Fort Pulaski National Monument on Tybee Island, GA
A brief introduction and history of Tybee Island's Fort Pulaski and Cockspur Island Lighthouse.
A Turning Point in Military History
The Battle of Fort Pulaski in April 1862 marked a turning point in military history. It featured the first significant use of rifled cannons in combat. These accurate, long-range weapons shattered Fort Pulaski's walls from over a mile away. After thirty-hours of bombardment, the fort surrendered. The battle surprised military strategists worldwide, signaling the end of masonry fortifications.
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US-80, Savannah, GA 31410
Hours: 9am - 5pm
Fort Pulaski National Monument is a Civil War landmark with ranger tours, musket and canon firings plus riverfront hiking and biking trails. Visitors can experience many interesting and exciting activities year-round. Fort Pulaski itself is a large-scale outdoor exhibit. The main structure, together with outlying works including demilune, drawbridges, ditches, and dikes, is a fine example of historic military architecture.
Indoor exhibits highlight the history of Fort Pulaski from the fort's construction, to its eventual fall due to advancing military technology.
Hours of Operation
Fort Pulaski National Monument is open daily from 9:00 AM to 5:30 PM. Park hours may vary during the summer. Fort Pulaski National Monument is closed on Thanksgiving Day, Christmas Day, and New Year's Day.
Visitor Center open 9:00 AM-5:00 PM
Fort open 8:30 AM-5:00 PM
Bridge gate closes by 5:15 PM
Summer Hours: (Memorial Day - mid-August)
Visitor Center open 9:00 AM-6:00PM
Fort open 8:30 AM-6:30 PM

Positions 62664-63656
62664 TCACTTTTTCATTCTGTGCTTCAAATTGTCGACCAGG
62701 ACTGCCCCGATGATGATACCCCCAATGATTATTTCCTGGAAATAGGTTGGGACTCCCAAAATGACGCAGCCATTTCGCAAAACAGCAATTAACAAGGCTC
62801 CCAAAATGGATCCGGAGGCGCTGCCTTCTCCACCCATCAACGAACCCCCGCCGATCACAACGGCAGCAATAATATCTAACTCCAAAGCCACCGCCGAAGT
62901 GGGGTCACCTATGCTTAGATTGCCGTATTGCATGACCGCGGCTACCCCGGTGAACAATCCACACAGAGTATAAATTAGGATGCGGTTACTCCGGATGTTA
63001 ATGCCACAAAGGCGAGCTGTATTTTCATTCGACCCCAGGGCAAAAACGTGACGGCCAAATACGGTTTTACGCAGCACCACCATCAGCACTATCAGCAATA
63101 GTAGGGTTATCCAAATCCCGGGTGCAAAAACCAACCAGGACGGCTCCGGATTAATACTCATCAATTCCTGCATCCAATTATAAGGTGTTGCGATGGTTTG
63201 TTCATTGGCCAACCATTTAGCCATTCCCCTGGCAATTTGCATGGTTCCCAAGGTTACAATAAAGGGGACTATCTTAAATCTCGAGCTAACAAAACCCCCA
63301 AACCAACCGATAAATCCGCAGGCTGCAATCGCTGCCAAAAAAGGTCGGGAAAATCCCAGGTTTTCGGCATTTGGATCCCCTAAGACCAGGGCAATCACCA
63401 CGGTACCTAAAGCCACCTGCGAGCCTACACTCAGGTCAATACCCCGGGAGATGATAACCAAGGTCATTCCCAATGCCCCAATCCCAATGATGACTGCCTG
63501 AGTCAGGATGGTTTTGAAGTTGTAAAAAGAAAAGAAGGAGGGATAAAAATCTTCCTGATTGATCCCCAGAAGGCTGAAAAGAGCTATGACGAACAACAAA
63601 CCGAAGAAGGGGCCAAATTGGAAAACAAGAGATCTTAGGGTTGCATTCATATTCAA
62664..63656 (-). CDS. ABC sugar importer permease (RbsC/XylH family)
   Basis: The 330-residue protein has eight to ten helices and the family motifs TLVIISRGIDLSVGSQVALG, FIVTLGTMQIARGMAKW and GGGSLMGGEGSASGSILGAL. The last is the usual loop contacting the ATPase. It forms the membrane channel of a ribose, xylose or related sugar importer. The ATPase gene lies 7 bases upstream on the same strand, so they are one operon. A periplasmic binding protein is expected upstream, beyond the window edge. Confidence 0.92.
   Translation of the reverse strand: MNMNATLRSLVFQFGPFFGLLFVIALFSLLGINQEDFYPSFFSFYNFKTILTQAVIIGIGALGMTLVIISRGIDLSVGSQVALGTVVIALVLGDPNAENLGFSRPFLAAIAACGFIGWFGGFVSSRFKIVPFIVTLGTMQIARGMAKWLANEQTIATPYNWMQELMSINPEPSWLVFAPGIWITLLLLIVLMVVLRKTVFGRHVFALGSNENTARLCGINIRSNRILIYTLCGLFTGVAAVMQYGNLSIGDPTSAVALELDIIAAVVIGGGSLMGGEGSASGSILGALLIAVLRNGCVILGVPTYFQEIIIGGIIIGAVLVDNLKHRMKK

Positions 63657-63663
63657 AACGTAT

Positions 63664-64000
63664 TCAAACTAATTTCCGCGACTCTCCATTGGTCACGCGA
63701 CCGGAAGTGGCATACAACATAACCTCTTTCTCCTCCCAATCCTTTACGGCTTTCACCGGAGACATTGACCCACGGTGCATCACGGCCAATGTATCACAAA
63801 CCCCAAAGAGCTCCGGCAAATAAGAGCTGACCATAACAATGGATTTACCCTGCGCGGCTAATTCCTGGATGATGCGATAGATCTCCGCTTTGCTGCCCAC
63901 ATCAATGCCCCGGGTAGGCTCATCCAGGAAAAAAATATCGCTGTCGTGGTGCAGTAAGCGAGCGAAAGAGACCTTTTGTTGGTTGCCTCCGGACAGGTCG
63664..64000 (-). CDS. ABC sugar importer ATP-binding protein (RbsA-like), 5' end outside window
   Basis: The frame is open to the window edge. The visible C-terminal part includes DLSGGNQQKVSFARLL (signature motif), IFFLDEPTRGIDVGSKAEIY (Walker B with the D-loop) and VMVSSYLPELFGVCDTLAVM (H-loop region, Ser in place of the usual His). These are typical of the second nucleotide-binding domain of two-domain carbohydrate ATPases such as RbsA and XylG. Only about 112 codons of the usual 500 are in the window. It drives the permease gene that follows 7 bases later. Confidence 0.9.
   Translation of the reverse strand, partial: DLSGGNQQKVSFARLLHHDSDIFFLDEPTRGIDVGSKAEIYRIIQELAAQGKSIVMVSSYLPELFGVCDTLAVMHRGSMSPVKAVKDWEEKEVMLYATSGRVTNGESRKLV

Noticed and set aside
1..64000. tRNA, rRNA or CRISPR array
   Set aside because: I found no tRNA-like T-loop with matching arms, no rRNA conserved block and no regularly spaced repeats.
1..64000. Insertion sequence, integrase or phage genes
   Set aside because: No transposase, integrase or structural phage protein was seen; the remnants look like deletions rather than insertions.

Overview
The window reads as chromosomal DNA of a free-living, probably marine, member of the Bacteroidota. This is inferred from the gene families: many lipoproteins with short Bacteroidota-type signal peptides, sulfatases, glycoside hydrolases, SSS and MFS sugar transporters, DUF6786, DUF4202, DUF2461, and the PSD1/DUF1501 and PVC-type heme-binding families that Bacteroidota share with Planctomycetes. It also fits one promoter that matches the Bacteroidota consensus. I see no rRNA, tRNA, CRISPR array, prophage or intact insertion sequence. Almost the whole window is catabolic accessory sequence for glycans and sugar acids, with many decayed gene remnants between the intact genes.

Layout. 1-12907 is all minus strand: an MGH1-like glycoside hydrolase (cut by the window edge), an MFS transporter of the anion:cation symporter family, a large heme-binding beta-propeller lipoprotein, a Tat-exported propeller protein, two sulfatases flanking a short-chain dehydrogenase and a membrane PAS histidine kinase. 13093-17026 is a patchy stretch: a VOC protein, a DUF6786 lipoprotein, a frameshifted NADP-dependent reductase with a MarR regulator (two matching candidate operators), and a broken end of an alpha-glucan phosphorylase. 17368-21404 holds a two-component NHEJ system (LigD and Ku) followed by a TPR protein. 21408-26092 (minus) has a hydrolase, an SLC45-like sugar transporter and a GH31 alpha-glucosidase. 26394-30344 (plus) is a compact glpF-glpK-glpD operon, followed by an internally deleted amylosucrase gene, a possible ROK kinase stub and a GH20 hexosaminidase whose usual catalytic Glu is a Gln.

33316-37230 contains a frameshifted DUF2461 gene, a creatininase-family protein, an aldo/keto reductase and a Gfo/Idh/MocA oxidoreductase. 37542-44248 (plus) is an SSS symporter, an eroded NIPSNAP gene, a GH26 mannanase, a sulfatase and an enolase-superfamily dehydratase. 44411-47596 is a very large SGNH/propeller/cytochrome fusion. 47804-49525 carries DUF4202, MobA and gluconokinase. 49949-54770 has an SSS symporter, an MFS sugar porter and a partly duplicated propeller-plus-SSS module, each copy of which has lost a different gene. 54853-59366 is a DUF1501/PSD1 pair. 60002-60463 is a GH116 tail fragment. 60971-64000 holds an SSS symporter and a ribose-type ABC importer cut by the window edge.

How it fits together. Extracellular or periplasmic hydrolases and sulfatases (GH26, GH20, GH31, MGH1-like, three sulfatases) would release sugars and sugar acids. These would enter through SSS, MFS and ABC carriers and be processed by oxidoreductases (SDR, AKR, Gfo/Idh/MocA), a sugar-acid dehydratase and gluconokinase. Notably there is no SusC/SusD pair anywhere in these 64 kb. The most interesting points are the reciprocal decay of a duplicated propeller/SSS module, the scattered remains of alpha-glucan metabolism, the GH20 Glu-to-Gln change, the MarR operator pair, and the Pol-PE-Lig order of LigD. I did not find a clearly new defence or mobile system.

Bridge gate closes by 6:45 PM
Please be aware of park hours and closing times. Remember! All vehicles must be across the Cockspur Island Bridge by closing time.
From I- 95, take exit for I-16 about 15 miles west of Savannah. From I-16, take U.S. Highway 80 East. Follow signs for Fort Pulaski, Tybee Island and beaches. Fort Pulaski National Monument entrance is approximately 15 miles east of Savannah.
The salt marshes and upland areas of Fort Pulaski National Monument support many species of wildlife. If lucky you may catch a glimpse of one of the 11 Protected Species that have been identified at the park. These are: American oystercatcher, bald eagle, gull-billed tern, least tern, loggerhead sea turtle, manatee, peregrine falcon, piping plover, swallow-tailed kite, Wilson's plover and woodstork.
Clinging to the tip of Cockspur Island, the Cockspur Lighthouse has withstood crashing waves, the roar of cannons, and the wrath of time. For more than 150 years it has defiantly stood guard over the mouth of the Savannah River. Come explore a piece of Georgia history through Fort Pulaski's Lighthouse Overlook Trail.
Situated on an islet off the southeastern tip of Cockspur Island marking the South Channel of the Savannah River, the Cockspur Lighthouse is stands twelve miles east of the port of Savannah. The islet, often covered by high tide, is comprised of oyster shells, and marsh grass.